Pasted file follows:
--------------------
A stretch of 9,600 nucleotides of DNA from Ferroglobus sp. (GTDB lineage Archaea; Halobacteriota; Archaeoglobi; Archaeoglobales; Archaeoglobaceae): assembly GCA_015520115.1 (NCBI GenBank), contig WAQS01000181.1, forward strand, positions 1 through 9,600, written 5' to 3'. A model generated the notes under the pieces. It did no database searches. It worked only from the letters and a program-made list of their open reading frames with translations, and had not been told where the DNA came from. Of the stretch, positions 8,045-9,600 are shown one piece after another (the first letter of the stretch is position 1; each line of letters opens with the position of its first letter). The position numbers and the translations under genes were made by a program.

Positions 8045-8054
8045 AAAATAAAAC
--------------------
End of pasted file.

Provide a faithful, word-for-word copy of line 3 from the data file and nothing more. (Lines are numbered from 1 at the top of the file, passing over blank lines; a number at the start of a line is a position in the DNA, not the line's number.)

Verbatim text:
8045 AAAATAAAAC